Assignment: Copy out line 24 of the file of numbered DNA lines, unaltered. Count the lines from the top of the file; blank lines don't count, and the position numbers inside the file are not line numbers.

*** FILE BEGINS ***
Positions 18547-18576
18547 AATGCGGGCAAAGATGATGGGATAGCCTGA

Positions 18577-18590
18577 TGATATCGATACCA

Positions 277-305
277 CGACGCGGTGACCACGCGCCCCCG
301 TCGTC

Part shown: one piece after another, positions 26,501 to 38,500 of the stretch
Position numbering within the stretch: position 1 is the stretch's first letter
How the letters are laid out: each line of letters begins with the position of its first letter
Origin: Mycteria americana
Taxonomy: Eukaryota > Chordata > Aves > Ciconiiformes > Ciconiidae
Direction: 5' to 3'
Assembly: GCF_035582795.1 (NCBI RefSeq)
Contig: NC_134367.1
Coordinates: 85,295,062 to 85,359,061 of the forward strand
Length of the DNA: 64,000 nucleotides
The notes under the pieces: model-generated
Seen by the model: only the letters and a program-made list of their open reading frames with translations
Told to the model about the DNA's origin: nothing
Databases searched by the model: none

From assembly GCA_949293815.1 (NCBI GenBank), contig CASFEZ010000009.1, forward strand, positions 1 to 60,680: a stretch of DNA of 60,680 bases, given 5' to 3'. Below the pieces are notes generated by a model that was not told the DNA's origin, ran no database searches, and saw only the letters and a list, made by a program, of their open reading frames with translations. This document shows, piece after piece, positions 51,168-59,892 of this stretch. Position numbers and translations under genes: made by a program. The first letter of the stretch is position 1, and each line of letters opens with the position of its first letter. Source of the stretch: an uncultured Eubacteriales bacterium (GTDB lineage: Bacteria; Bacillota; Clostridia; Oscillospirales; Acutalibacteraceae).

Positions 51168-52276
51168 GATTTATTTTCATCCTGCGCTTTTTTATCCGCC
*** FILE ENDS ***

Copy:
51168 GATTTATTTTCATCCTGCGCTTTTTTATCCGCC